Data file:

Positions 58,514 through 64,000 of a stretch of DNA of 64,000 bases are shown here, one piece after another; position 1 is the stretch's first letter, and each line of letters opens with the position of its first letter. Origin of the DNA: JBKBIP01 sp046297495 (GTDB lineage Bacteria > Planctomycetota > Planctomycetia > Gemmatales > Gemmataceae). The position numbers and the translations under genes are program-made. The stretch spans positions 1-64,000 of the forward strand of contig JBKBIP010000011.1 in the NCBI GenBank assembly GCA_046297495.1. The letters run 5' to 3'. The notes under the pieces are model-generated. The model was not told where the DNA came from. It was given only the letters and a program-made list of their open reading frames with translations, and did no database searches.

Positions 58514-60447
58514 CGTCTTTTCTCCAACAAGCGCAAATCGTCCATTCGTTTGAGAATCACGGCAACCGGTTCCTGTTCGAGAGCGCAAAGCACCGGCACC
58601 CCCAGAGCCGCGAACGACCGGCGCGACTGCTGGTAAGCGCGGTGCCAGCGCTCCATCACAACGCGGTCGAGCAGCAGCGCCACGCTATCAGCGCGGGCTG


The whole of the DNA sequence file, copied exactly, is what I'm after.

Positions 58,514 through 64,000 of a stretch of DNA of 64,000 bases are shown here, one piece after another; position 1 is the stretch's first letter, and each line of letters opens with the position of its first letter. Origin of the DNA: JBKBIP01 sp046297495 (GTDB lineage Bacteria > Planctomycetota > Planctomycetia > Gemmatales > Gemmataceae). The position numbers and the translations under genes are program-made. The stretch spans positions 1-64,000 of the forward strand of contig JBKBIP010000011.1 in the NCBI GenBank assembly GCA_046297495.1. The letters run 5' to 3'. The notes under the pieces are model-generated. The model was not told where the DNA came from. It was given only the letters and a program-made list of their open reading frames with translations, and did no database searches.

Positions 58514-60447
58514 CGTCTTTTCTCCAACAAGCGCAAATCGTCCATTCGTTTGAGAATCACGGCAACCGGTTCCTGTTCGAGAGCGCAAAGCACCGGCACC
58601 CCCAGAGCCGCGAACGACCGGCGCGACTGCTGGTAAGCGCGGTGCCAGCGCTCCATCACAACGCGGTCGAGCAGCAGCGCCACGCTATCAGCGCGGGCTG